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abstract = "The effects of increasing the inclusion of Atriplex amnicola Paul G. Wilson foliage in an oaten (Avena sativa L.) diet fed to sheep were investigated. Six experimental diets were formulated to contain varying amounts [0, 161, 362, 496, 650 and 836 g/kg dry matter (DM)] of A. amnicola, and these diets were fed to individually penned sheep according to a Latin square design. Feed and faecal samples were analysed for crude protein, neutral detergent fibre, acid detergent fibre, acid detergent lignin, and ash contents. Mineral contents and 24 h in vitro gas production were measured in freeze-dried feed samples. As the level of inclusion of A. amnicola increased, digestibility of DM, organic matter and neutral detergent fibre increased (P<0.05), reaching the peak at the 496 g/kg DM inclusion level and then decreasing (P<0.05) thereafter. Acid detergent fibre digestibility followed a similar trend, but peak digesetibility was at the 362 g/kg DM inclusion level. Digestibility of crude protein continued to increase (P<0.05) with increasing inclusion of A. amnicola. Gas production (24 h) from A. amnicola was lower (P<0.05) than that from oaten chaff (24.4 vs 45.3 mL/200 mg DM) and also had lower metabolisable energy content (in vitro ME, 6.3 vs 8.6 MJ/kg DM). As the level of inclusion of A. amnicola in the diet increased, gas production and in vitro metabolisable energy content decreased (P<0.05). The 496 g/kg DM inclusion level provided the optimum N:energy ratio for fermentation of dietary fibre. At this level of inclusion the diet was rich in Na, Ca, P, Mg, K, S, Mn and Zn. High inclusion levels improved the crude protein value of the diet but compromised fibre digestiblity.",
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Effects of increasing the inclusion level of Atriplex amnicola in the diet of sheep. / Kumara Mahipala, M. B. P.; Krebs, Gaye; McCafferty, P; Dods, K.

In: Animal Production Science, Vol. 49, No. 11, 10.2009, p. 1029-1034.

Research output: Contribution to journalArticle

TY - JOUR

T1 - Effects of increasing the inclusion level of Atriplex amnicola in the diet of sheep.

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AU - Krebs, Gaye

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AB - The effects of increasing the inclusion of Atriplex amnicola Paul G. Wilson foliage in an oaten (Avena sativa L.) diet fed to sheep were investigated. Six experimental diets were formulated to contain varying amounts [0, 161, 362, 496, 650 and 836 g/kg dry matter (DM)] of A. amnicola, and these diets were fed to individually penned sheep according to a Latin square design. Feed and faecal samples were analysed for crude protein, neutral detergent fibre, acid detergent fibre, acid detergent lignin, and ash contents. Mineral contents and 24 h in vitro gas production were measured in freeze-dried feed samples. As the level of inclusion of A. amnicola increased, digestibility of DM, organic matter and neutral detergent fibre increased (P<0.05), reaching the peak at the 496 g/kg DM inclusion level and then decreasing (P<0.05) thereafter. Acid detergent fibre digestibility followed a similar trend, but peak digesetibility was at the 362 g/kg DM inclusion level. Digestibility of crude protein continued to increase (P<0.05) with increasing inclusion of A. amnicola. Gas production (24 h) from A. amnicola was lower (P<0.05) than that from oaten chaff (24.4 vs 45.3 mL/200 mg DM) and also had lower metabolisable energy content (in vitro ME, 6.3 vs 8.6 MJ/kg DM). As the level of inclusion of A. amnicola in the diet increased, gas production and in vitro metabolisable energy content decreased (P<0.05). The 496 g/kg DM inclusion level provided the optimum N:energy ratio for fermentation of dietary fibre. At this level of inclusion the diet was rich in Na, Ca, P, Mg, K, S, Mn and Zn. High inclusion levels improved the crude protein value of the diet but compromised fibre digestiblity.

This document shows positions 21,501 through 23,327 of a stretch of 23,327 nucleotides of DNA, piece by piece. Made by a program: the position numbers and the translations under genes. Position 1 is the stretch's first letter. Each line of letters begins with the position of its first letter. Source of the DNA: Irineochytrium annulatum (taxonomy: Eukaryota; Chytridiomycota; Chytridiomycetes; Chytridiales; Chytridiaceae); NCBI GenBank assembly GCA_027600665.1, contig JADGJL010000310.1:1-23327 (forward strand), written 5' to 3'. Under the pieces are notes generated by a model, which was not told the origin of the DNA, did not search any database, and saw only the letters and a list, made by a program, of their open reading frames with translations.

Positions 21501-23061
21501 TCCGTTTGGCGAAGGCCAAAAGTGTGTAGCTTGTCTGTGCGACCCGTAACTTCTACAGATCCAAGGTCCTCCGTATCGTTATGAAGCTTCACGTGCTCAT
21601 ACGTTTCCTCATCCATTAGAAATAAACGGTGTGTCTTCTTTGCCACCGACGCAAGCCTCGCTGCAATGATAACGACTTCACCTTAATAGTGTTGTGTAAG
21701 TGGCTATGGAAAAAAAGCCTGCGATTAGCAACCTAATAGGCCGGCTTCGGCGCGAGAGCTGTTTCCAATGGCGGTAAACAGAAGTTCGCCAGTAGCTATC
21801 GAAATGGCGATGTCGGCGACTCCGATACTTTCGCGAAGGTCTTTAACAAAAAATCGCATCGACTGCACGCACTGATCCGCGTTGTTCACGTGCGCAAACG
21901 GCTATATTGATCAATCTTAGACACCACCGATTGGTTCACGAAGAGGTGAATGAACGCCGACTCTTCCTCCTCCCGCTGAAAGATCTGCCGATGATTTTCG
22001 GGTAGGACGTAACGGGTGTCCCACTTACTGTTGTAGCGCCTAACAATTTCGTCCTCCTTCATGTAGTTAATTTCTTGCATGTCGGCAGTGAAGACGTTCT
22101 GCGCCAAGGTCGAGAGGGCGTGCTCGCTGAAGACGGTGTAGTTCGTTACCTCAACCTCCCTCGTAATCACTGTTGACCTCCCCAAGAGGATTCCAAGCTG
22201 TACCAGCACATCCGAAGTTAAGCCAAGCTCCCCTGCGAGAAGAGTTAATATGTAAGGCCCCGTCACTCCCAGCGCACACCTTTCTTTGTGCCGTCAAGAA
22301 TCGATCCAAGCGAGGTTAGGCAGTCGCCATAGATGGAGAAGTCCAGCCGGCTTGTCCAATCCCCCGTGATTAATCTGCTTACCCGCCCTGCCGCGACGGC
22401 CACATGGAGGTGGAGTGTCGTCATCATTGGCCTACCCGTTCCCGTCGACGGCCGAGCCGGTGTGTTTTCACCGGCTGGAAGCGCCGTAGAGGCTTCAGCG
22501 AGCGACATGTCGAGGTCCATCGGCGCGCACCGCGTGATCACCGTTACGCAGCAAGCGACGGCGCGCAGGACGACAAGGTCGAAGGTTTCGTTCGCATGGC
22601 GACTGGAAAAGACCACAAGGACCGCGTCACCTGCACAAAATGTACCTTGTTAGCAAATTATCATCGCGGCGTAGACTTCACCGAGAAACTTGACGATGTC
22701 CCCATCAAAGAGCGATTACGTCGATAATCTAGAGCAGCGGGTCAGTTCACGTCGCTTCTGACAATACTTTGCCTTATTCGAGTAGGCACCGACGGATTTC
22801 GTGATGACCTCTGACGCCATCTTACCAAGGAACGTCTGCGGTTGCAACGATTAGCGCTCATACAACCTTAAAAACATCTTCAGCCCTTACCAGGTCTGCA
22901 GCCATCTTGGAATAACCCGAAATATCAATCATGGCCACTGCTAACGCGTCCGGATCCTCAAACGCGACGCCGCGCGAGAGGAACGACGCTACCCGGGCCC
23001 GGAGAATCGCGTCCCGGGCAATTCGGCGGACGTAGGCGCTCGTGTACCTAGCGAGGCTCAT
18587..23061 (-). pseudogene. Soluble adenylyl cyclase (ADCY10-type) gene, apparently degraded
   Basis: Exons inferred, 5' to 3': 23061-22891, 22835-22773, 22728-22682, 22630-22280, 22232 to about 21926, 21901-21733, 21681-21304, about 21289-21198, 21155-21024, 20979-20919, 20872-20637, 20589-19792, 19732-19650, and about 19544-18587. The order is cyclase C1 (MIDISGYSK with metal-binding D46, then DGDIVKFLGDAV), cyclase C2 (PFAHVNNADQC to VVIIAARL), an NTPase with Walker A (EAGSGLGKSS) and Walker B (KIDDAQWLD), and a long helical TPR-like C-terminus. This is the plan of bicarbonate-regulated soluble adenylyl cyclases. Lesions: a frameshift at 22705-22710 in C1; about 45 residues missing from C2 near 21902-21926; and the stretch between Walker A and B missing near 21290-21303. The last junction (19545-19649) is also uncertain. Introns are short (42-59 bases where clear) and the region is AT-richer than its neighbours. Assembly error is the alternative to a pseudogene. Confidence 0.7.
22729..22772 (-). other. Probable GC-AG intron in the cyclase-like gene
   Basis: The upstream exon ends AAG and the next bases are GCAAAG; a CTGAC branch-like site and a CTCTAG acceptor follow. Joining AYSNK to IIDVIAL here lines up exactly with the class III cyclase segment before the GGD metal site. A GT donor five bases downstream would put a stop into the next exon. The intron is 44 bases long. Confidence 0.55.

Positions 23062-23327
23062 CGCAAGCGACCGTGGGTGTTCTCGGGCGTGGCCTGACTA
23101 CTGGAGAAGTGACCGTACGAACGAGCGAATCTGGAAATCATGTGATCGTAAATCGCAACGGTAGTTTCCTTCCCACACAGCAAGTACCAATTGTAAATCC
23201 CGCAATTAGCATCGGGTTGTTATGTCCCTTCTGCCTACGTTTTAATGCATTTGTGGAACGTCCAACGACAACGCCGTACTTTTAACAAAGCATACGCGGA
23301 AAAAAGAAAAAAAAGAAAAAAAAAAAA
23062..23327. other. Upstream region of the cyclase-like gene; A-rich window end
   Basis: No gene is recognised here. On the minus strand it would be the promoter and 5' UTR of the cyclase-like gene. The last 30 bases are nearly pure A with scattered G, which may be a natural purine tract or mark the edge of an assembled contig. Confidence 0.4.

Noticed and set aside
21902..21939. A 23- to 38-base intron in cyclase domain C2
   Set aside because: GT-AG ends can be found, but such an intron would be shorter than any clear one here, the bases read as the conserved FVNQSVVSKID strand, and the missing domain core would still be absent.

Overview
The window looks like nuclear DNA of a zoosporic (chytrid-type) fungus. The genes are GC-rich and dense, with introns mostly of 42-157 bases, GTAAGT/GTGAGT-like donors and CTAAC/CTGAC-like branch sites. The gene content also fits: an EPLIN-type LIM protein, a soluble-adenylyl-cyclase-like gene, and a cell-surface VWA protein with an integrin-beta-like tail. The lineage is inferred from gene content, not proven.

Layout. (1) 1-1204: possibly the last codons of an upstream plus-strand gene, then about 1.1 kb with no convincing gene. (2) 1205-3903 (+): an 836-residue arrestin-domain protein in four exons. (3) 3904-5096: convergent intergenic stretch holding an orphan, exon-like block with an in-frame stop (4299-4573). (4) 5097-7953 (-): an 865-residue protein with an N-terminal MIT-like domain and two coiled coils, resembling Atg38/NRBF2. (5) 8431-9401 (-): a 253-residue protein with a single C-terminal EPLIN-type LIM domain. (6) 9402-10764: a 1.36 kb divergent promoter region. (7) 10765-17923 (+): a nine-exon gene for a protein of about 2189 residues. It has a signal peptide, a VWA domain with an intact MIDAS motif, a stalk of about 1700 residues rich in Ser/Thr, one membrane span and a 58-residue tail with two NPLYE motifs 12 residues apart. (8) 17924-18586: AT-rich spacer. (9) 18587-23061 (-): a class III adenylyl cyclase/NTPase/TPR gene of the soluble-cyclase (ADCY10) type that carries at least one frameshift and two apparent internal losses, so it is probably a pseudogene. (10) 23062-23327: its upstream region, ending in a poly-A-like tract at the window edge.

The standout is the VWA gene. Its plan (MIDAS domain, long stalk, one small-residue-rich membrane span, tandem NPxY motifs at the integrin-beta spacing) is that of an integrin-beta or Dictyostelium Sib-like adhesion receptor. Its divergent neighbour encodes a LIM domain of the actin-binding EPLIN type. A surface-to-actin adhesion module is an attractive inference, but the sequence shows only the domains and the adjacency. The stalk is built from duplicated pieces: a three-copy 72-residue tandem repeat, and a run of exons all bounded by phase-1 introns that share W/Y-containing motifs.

KW - Nutritive value, digestibility

KW - Sheep, river saltbush